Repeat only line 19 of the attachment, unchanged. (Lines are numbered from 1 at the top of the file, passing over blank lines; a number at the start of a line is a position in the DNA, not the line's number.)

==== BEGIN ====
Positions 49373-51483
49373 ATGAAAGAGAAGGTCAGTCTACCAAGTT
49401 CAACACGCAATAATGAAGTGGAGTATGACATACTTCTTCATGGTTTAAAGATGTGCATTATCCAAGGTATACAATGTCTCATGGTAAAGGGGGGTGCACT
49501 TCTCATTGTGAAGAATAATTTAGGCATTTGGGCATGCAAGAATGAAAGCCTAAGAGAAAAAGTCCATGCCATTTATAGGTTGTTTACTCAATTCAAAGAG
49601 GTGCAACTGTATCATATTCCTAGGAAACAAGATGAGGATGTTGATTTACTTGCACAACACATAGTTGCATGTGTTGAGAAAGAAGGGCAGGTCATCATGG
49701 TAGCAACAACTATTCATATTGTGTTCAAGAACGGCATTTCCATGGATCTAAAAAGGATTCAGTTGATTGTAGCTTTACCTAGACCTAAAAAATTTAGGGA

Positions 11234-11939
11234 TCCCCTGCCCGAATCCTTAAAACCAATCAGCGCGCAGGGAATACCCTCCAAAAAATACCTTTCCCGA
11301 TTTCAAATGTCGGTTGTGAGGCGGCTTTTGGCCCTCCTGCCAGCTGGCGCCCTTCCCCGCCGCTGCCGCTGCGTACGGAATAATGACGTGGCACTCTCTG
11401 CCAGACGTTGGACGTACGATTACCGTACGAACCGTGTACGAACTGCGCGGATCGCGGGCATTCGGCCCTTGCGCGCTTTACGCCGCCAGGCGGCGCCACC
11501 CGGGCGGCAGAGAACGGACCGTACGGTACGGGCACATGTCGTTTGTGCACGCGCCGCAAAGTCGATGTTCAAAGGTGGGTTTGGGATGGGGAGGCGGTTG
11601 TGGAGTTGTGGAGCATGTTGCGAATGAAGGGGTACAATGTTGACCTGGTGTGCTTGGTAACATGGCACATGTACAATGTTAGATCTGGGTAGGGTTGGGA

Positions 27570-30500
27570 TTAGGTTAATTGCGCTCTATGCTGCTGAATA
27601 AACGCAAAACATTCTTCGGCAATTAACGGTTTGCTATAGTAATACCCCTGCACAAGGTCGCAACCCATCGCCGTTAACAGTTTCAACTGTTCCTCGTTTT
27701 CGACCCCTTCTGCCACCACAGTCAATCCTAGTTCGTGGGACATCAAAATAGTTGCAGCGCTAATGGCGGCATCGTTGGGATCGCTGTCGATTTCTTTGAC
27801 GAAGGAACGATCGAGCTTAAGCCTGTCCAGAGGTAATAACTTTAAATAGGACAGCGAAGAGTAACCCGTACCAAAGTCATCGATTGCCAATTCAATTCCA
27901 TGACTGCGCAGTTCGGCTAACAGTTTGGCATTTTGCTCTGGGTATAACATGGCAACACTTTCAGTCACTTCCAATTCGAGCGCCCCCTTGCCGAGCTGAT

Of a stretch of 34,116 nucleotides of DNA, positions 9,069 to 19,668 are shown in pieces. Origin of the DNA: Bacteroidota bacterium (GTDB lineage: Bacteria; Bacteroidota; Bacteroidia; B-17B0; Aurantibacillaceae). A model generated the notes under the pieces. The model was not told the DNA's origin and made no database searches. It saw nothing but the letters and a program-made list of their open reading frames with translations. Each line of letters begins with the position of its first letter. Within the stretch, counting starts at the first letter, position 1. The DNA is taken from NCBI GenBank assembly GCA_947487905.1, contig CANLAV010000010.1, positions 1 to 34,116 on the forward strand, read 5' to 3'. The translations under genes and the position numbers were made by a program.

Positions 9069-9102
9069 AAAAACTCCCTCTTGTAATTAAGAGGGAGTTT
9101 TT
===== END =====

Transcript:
Of a stretch of 34,116 nucleotides of DNA, positions 9,069 to 19,668 are shown in pieces. Origin of the DNA: Bacteroidota bacterium (GTDB lineage: Bacteria; Bacteroidota; Bacteroidia; B-17B0; Aurantibacillaceae). A model generated the notes under the pieces. The model was not told the DNA's origin and made no database searches. It saw nothing but the letters and a program-made list of their open reading frames with translations. Each line of letters begins with the position of its first letter. Within the stretch, counting starts at the first letter, position 1. The DNA is taken from NCBI GenBank assembly GCA_947487905.1, contig CANLAV010000010.1, positions 1 to 34,116 on the forward strand, read 5' to 3'. The translations under genes and the position numbers were made by a program.